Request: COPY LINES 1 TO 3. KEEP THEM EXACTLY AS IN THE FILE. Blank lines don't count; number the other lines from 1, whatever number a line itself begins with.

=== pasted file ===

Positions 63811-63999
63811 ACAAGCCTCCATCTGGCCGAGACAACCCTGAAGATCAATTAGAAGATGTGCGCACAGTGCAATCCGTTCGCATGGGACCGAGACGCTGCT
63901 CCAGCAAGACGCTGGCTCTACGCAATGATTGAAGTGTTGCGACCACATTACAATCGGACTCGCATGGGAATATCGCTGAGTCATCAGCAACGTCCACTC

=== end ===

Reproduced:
Positions 63811-63999
63811 ACAAGCCTCCATCTGGCCGAGACAACCCTGAAGATCAATTAGAAGATGTGCGCACAGTGCAATCCGTTCGCATGGGACCGAGACGCTGCT
63901 CCAGCAAGACGCTGGCTCTACGCAATGATTGAAGTGTTGCGACCACATTACAATCGGACTCGCATGGGAATATCGCTGAGTCATCAGCAACGTCCACTC